"It is just a global trigger that led to the sell-off in the Japanese markets and what we are seeing in the Indian markets is just a reflection of the same. I think the bigger worry is China's PMI that fell below 50. The Fed would wind up QE3 in a calibrated form, if at all it happens, and will not impact the growth factor in the US. But I think the market is over-reacting to all the news flow and worrying about the quantum of bond purchases," observes N Sethuram Iyer, CIO, Daiwa Mutual Fund.

"We have seen significant rise in valuations in the past couple of weeks. So, a correction was in the offing and since it was triggered by a global event, I would not read too much into that. I think if the market corrects one or two per cent further from where we are, it could be used as a good buying opportunity. I think now the investors' focus will shift to fundamentals," Iyer adds. 


Is this a good time to buy stocks?

Image: Bombay Stock Exchange.
Photographs: Reuters.
The road ahead

So, what should you interpret from all this? Are the markets factoring in all the negatives and is it a good time to buy? 

Notes Gaurang Shah, assistant vice president, Geojit BNP Paribas Financial Services: "The run-up in Nikkei had been significant in the past six months, so, a seven per cent fall on a closing basis would not be surprising. However, the developments will have a spillover effect on other indices, such as Hang Seng. Moreover, European futures are already trading negatively; so a risk-off sentiment is already in place."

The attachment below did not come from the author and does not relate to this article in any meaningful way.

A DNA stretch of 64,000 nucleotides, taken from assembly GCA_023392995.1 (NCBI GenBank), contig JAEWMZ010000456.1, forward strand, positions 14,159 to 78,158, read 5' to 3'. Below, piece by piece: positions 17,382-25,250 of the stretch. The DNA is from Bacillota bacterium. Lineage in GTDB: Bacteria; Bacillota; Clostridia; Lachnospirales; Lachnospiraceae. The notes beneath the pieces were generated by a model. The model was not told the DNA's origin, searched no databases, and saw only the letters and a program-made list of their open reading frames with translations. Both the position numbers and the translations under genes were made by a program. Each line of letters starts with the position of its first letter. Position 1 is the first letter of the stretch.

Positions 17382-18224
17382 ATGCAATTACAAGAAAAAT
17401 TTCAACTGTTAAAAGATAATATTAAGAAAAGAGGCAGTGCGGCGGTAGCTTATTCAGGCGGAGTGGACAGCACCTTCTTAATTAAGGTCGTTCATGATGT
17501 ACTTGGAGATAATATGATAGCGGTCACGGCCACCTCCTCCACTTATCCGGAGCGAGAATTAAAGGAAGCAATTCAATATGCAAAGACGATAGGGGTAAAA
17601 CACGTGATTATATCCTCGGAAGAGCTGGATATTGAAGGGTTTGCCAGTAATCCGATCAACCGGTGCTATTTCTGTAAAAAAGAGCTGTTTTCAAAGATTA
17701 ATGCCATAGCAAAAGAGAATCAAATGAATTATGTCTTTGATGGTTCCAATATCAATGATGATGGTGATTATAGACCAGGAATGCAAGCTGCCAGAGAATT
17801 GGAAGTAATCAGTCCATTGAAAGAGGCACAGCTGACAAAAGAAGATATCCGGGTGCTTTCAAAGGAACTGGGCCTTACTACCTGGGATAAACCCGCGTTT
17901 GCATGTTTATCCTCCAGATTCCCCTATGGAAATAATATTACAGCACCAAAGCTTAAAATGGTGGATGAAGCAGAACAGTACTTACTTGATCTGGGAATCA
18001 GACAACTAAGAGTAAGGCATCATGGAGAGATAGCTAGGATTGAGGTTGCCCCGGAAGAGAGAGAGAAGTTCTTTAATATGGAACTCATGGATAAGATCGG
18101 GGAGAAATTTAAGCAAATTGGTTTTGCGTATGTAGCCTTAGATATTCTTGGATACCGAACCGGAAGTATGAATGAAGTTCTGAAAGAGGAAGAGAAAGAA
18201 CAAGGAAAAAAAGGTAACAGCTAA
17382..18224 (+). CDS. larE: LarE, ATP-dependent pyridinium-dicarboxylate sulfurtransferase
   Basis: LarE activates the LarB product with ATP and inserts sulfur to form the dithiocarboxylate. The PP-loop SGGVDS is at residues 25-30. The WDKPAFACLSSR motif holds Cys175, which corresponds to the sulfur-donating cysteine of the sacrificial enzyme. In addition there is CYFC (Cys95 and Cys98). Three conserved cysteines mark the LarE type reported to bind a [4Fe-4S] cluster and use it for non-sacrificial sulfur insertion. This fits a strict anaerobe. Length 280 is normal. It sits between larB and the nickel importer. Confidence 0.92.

"In the Indian context, the Nifty has gained nearly 700 points in just one month. Hence, a sell-off seems normal. But yes, the rupee continues to remain a huge concern. Overall, I would say we are better placed as compared to the other emerging market economies given the outlook for commodities and interest rates," he adds. 


Is this a good time to buy stocks?

Image: Indian currency notes are stapled to form a garland at a shop in Jammu.
Photographs: Mukesh Gupta/Reuters.
Experts suggest the rupee will continue to trend higher against the US dollar (USD).

"For the Indian currency, it's a clear break of trend, which was in the range of 50-55 against the USD. Now, one can expect the levels of 56-58 in the near future with intermittent corrections," said Abhishek Goenka, chief executive officer, India Forex Advisors. 

"Bernanke's statement has created an atmosphere of uncertainty and nervousness. Yesterday's fall in bond prices in international markets and elevation in dollar subsequent to the statement, have negatively impacted Indian gilt prices and the rupee.
Going ahead, I don't expect much more fall for the Indian bonds from the current levels," observed Rupa Rege Nitsure, chief economist, Bank of Baroda. 

As regards individual stocks, Shah of Geojit BNP Paribas expects high beta stocks to be affected the most.

"Ranbaxy is a sell at current levels, as factors are more corporate driven. Maruti Suzuki, on the other hand, was basking on the rupee-yen situation but other factors like monthly auto sales will need to be looked at. The sectors that will be most affected will be real estate, infrastructure, etc," he says.
Source: source